Cover Story – July 2010
Tex Med. 2010;106(7):22-28.
By Crystal Conde
When a critically injured homeless man arrived at Austin's University Medical Center Brackenridge after a hit-and-run driver ran over him while fleeing police last year, the Level I trauma facility's medical team did all it could to save his life. Physicians amputated one of his legs and treated him for severe internal and head injuries. But he died after spending weeks in the intensive care unit.
"That type of trauma scenario can easily cost a hospital hundreds of thousands of dollars," said Christopher Ziebell, MD, medical director of the Department of Emergency Medicine at University Medical Center Brackenridge. "But the patient is the No. 1 priority. At Brackenridge and at trauma facilities throughout Texas, care is rendered in every way without concern of whether we get paid."
Significant funds appropriated from the controversial Driver Responsibility Program (DRP) help make it possible for Brackenridge and other trauma centers to treat every trauma patient who comes through the doors, regardless of insurance status. But the Texas Legislature has held in reserve almost as much money as it has doled out since it approved the DRP in 2003. And a potential $11 billion to $18 billion budget deficit facing legislators next year, plus growing opposition from some local judges, lawmakers, and upset residents, has placed the program in jeopardy.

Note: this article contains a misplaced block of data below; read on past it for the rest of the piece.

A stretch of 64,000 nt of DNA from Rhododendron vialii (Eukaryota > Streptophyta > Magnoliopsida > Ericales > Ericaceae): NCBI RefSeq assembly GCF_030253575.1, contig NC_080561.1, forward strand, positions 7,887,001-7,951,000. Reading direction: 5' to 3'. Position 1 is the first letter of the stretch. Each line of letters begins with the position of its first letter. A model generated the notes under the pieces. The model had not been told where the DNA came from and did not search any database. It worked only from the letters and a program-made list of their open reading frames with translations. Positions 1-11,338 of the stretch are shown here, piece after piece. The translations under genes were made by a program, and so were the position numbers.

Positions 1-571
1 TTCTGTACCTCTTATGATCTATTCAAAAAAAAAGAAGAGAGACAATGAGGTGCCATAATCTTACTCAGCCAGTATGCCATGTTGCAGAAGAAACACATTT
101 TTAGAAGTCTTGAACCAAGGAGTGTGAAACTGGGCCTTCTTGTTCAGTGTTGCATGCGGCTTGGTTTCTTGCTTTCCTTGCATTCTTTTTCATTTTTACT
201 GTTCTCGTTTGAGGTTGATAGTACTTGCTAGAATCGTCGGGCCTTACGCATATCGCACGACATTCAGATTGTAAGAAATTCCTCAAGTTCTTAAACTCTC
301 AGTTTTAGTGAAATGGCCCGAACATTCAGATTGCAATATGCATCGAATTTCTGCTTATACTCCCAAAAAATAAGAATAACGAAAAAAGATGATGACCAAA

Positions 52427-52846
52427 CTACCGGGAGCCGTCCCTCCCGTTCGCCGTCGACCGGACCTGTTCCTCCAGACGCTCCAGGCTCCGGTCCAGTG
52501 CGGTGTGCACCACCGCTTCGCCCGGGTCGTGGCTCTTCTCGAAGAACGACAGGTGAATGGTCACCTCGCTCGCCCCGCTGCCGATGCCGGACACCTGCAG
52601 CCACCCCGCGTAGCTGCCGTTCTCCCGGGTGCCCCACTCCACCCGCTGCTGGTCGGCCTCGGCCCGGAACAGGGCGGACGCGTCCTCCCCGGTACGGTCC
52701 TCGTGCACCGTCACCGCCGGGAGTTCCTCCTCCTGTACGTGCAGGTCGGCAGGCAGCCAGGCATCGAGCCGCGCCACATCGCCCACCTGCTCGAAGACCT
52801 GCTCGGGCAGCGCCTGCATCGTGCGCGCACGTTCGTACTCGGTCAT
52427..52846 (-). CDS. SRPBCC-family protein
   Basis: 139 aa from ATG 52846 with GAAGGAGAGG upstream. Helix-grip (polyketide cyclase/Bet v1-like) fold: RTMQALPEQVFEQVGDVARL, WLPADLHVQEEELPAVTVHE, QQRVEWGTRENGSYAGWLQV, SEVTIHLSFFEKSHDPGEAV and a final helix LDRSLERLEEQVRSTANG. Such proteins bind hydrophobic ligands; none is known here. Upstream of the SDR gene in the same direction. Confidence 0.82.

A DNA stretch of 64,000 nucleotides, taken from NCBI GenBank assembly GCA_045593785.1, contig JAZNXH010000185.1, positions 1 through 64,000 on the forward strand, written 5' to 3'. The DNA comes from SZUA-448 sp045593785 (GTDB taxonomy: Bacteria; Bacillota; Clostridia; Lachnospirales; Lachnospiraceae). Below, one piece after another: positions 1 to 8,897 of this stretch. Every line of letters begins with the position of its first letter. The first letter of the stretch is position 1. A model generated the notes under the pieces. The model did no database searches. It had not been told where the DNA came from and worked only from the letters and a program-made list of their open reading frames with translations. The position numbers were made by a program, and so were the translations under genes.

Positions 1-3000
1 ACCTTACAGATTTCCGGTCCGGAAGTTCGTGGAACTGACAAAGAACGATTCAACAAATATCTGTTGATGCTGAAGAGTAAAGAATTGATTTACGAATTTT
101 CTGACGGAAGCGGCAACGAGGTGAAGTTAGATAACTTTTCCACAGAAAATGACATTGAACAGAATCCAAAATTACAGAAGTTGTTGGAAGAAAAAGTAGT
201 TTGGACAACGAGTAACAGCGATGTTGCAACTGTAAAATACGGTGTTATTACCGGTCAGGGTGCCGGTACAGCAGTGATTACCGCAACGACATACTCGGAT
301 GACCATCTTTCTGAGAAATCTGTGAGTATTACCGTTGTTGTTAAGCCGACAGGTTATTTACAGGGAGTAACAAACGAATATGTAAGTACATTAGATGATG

Last year, Dr. Ziebell says, uncompensated health care, not just trauma care, cost the Seton Family of Hospitals $250 million. University Medical Center Brackenridge received about $2.2 million in DRP funds for uncompensated trauma care in fiscal year 2009.
"We used that money to purchase new equipment and do some upgrades," Dr. Ziebell said. "The DRP money helps keep us up and running and capable of ramping up our trauma infrastructure in times of urgency."
Specifically, Dr. Ziebell says, DRP funds helped Brackenridge pay for new, expanded rooms with ultrasound capabilities, a full range of life-support equipment, and a blood bank.
DRP Under Attack
However, DRP has its critics, including local judges, some lawyers and legislators, and some residents who've been fined surcharges. They say the surcharges disproportionately affect low-income Texans, create a backlog of driving-while-intoxicated cases in state courts, and lead to more uninsured drivers in the state.
At press time, an online petition asking the legislature to repeal the DRP had 4,300 signatures. Tamara Shippy, of Friendswood, created the petition after her driver's license was suspended for not paying the surcharge on a traffic violation.
On top of opposition to the DRP, the Texas Health and Human Services Commission has proposed cutting indigent trauma care funding to hospitals by 10 percent.